The Adobe Admin Console offers a method for enterprise users to authenticate with Adobe enterprise offerings using their existing identity management systems via integration with Single Sign-On (SSO) enabled identity management systems. Single Sign-On is enabled using SAML, an industry-standard protocol which connects enterprise identity management systems to cloud service providers like Adobe. SSO can securely exchange authentication information between two parties: the service provider (Adobe) and your Identity Provider (IdP). The service provider sends a request to your IdP, which attempts to authenticate the user. After authentication, the IdP sends a response message to sign the user in. For detailed instructions, see Configure Single Sign-On.
Adobe offers the following identity types:
Yes, you can have a mix of Enterprise IDs, Federated IDs, and Adobe IDs, but not within the same claimed domain.
Enterprise ID and Federated ID are exclusive at the domain level. Therefore, you can choose only one of them. You can use Adobe ID in conjunction with either Federated ID or Enterprise ID.
For example, if an Enterprise claims only one domain, the IT Administrator can choose either Enterprise ID or Federated ID. If an organization claims multiple domains within an Enterprise, the IT Administrator can use one domain with Adobe IDs and Enterprise IDs, and another domain with Adobe IDs and Federated IDs, and so on. That means, for each domain, you can either have Enterprise ID or Federated ID along with Adobe ID.
Management of Adobe licenses under Federated ID is faster, easier, and more secure.
When signing in, your end users are redirected to your organization's standard – and familiar – Single Sign-On experience.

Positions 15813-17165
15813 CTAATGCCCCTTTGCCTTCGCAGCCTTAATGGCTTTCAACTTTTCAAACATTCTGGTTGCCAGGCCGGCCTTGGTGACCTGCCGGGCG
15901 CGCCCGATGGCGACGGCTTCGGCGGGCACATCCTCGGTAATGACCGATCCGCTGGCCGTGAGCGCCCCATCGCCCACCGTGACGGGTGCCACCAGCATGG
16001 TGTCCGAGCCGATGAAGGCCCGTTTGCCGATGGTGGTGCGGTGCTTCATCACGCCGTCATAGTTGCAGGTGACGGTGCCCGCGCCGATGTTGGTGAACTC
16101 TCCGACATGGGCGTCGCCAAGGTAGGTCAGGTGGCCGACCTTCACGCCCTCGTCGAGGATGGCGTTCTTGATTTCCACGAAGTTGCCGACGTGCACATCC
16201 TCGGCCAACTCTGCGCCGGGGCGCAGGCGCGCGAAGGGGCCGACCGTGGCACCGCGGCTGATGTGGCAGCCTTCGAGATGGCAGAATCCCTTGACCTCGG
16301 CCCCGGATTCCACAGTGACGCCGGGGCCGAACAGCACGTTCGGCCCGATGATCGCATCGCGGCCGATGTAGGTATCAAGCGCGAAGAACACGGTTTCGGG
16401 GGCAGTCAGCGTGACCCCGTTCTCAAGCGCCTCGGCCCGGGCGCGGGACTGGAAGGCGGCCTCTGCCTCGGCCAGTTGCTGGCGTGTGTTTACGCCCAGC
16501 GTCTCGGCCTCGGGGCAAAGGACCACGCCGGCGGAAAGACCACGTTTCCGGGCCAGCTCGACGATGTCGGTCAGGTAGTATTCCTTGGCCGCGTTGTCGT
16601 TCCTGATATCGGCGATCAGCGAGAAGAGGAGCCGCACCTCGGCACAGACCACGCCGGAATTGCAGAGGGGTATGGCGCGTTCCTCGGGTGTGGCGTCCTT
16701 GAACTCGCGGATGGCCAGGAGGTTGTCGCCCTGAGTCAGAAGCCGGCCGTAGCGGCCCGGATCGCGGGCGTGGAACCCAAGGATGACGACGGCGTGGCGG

Yes, you can federate your enterprise directory and its login and authentication infrastructure with Adobe using your SAML 2.0 compliant identity provider.
No. When a domain is claimed for Federated IDs, nothing changes to existing Adobe IDs with email addresses in that domain. Existing Adobe IDs in the Admin Console are preserved.
Asset Migration is an automated process. When you initiate this process, all the supported content that is currently stored in your Adobe ID account is migrated to your Enterprise/Federated ID account. To learn more, see Automated Asset Migration.
Adobe’s Federated ID implementation supports authorization; authentication is handled by your Identity Provider (IdP).
As an enterprise organization, you can create a link between your authentication services (utilizing a corporate ID structure such as Active Directory) and Adobe's. This allows the enterprise organization to host the authentication. Adobe never stores passwords and IT administrators cannot reset passwords or edit user names for Federated IDs via the Adobe Admin Console.
No. Adobe interfaces with your identity provider and not directly to your enterprise directory. However, we support importing user and group information from your enterprise directory into the Adobe Admin Console. For more information, see Adding multiple users.
Adobe uses the secure and widely adopted industry standard Security Assertion Markup Language (SAML), which means the implementation of SSO integrates easily with any identity provider that supports SAML 2.0.
Following is a list of some IdPs that are SAML 2.0 compliant:
#If your identity provider is Microsft Azure AD or Google, you can skip the SAML-based method and use the Azure AD Connector or the Google Federation SSO to set up SSO with the Adobe Admin Console respectively. These setups are established and managed using the Adobe Admin Console and use a sync mechanism to manage user identities and entitlements.
Yes and the identity provider must be SAML 2.0 compatible.
At a minimum, your SAML identity provider must have:
Check with your identity provider if you have further questions.
No, breaking a 2048-bit certificate has never been done. And, the only people to have ever successfully cracked even a 768-bit certificate (the Lenstra group), estimated it would have taken them over 1000 years with the same hardware to crack even a 1024-bitcertificate (a feat roughly 32,000,000 times easier than cracking a 2048-bit certificate).